“Institutionally, from my perspective, a big concern is diversifying revenue sources,” says O’Leary. “The next stage of evolution is the defined contribution(DC)market.” He notes that pension funding problems in the corporate sector has led to a global pension crisis. While Canada has not had the sweeping accounting reforms experienced in other jurisdictions, O’Leary says that the country has been “falling into step with other accounting bodies around the unfunded status issue.” As that has happened, plan sponsors have been shifting to DC models or at least considering their options. “In the corporate sector, we’ve seen IBM, GM closing their DB plans and looking at DC. That money is now going into the DC market,” explains O’Leary, adding that firms with an eye for the longer-term now have to be responsive to the needs of DC plans.
When it comes to the shrinking pool of DB assets, O’Leary chooses to see the proverbial glass as “half full, rather than half empty.” There are many opportunities to be had in the new space, he says. Along with the challenges facing DB plans, there are other trends that are likely to shape the industry in the coming years. According to Clive Morgan, principal, York Investment Strategies Inc. in Toronto, Canadian money managers who don’t offer global products will start to lose money in the years ahead. As the effects of the elimination of the foreign property rule take hold, Canadians will start to look globally for opportunities.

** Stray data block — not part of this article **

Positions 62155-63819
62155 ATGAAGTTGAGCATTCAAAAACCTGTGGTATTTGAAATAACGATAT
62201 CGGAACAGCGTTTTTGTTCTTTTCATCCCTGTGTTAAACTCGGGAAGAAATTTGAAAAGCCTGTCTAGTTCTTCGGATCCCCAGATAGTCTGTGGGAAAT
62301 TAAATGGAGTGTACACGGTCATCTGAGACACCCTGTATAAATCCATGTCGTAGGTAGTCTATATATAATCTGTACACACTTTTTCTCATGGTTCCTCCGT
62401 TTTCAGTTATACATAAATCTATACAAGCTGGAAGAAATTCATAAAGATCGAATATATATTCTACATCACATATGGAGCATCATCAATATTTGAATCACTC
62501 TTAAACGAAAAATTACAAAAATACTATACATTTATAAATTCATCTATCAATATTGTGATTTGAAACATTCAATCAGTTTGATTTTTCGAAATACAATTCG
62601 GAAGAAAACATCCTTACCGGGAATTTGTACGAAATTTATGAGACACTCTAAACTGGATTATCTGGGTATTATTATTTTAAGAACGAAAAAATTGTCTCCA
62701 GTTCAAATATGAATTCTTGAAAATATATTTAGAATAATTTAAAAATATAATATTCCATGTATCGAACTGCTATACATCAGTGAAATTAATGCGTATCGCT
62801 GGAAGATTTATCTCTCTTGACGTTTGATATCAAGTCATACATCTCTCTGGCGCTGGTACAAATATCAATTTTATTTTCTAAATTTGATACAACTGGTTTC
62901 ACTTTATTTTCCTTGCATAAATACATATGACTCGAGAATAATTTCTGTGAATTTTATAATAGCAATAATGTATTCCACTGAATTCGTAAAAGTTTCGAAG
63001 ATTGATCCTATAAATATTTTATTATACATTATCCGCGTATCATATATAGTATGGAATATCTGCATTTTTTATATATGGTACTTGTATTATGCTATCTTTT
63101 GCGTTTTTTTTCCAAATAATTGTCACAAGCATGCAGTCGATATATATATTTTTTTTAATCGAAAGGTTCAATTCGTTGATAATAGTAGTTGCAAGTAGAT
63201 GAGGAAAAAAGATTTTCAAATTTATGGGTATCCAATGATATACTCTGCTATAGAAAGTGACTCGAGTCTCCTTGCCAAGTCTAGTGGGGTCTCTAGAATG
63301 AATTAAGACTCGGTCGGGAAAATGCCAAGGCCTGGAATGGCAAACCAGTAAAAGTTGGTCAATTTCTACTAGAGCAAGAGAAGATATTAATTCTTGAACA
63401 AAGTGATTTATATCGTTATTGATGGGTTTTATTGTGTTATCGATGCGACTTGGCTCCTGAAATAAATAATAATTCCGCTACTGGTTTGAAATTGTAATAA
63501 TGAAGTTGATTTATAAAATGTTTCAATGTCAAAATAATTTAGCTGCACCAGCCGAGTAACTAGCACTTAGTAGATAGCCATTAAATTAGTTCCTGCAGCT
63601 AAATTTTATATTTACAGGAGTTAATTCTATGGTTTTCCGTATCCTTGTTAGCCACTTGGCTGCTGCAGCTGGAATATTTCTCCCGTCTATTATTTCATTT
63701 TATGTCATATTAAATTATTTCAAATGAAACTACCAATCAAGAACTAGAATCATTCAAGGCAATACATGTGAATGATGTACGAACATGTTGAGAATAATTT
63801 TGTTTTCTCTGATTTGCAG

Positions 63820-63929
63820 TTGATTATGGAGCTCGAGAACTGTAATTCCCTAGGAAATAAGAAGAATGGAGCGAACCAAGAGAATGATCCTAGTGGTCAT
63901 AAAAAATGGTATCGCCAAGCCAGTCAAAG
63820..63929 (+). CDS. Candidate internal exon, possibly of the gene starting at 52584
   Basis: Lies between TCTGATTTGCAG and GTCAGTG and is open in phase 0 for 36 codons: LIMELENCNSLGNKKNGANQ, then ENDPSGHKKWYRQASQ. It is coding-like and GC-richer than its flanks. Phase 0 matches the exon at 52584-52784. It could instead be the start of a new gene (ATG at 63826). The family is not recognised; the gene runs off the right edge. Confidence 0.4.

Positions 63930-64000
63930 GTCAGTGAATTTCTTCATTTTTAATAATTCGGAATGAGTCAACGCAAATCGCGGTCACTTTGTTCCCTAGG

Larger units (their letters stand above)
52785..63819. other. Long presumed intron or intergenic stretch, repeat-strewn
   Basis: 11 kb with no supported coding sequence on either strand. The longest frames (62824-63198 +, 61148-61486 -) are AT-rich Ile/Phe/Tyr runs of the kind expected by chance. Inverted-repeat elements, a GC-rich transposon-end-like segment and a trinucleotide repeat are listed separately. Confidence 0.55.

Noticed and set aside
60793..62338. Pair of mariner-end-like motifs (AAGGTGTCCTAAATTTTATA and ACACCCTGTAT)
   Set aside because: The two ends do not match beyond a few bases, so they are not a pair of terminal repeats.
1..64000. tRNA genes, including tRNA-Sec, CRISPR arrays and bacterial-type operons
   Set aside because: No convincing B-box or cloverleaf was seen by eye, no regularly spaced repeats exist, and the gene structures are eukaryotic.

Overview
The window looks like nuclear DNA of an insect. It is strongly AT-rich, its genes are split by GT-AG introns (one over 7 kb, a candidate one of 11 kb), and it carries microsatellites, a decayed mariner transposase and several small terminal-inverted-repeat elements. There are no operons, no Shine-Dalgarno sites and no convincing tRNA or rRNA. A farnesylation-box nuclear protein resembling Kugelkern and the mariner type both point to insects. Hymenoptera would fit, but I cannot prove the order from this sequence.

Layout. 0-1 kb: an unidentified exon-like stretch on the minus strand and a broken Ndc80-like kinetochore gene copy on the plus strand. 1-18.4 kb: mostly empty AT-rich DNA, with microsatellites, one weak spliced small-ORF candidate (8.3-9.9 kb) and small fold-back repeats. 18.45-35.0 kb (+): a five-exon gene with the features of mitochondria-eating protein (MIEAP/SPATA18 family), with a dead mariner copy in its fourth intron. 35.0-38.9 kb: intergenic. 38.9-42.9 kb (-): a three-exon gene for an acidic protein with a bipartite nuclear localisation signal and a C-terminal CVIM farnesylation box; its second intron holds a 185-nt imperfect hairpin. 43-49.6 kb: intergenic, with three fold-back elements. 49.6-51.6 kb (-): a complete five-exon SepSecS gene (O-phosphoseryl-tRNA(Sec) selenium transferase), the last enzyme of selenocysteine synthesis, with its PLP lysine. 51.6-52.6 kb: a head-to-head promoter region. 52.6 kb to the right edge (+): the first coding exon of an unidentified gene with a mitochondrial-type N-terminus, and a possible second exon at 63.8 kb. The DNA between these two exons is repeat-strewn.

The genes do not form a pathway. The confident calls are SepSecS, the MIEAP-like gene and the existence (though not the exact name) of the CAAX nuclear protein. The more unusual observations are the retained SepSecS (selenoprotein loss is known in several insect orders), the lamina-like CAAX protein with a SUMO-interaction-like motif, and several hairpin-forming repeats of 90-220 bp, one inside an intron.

“I think the entire Canadian [money management] business is under threat,” says Morgan, particularly when looking 10 years into the future. New approaches such as portable alpha represent a challenge to the way Canadian managers have traditionally done business. “There’s going to be an upsurge in new products such as portable alpha,” says Morgan. “That will destroy the money management world. Investors will essentially have a synthetic index fund and will no longer rely on buying traditional products. Tactical asset allocation, currency hedging—this range of products is transforming traditional management as we know it.”
Morgan says that the Canadian market needs more innovators down the road, not just followers. And while he recognizes the important role of big public plans like Ontario Teachers’ Pension Plan as an innovative leader, Morgan would like to see more of that leadership among corporate sponsors.
Baring’s O’Leary agrees that alpha is a big part of the future and he also says that Canadian pension funds are going to be moving out of Canada in order to “tap into as many opportunities as possible, across markets.”
Warren Stoddart, managing partner, Connor, Clark & Lunn Financial Group, LLP in Toronto says that the major growth in his firm is happening across client types, not just in the pension side of the business. “Our most rapidly growing part of the business in percentage terms has been high net worth clients,” he says. “For us, less than half our assets under management are DB plans.”
For his part, Stoddart hasn’t yet seen a huge shift to DC plans and says the market is still quite small in Canada. But Stoddart has seen a transformation among pension funds, mainly fuelled by the shift from balanced mandates to specialty mandates. “We’re seeing clients become even more specialized in terms of their style categories, not just looking for a Canadian equity manager, but a specific type of Canadian equity manager.” Even on the fixed income side, he says, the horizons are opening up to new styles as investors seek to construct portfolios where complementary styles are combined to help mitigate risk and enhance returns.
Whether or not money managers see these challenges and changes as a half full or half empty glass, the future of the pension industry is likely to be interesting. And it looks as if out Top 40 money managers are on the lookout to meet the needs of their pension clients.
Caroline Cakebread is the editor of Canadian Investment Review. Caroline.email@example.com
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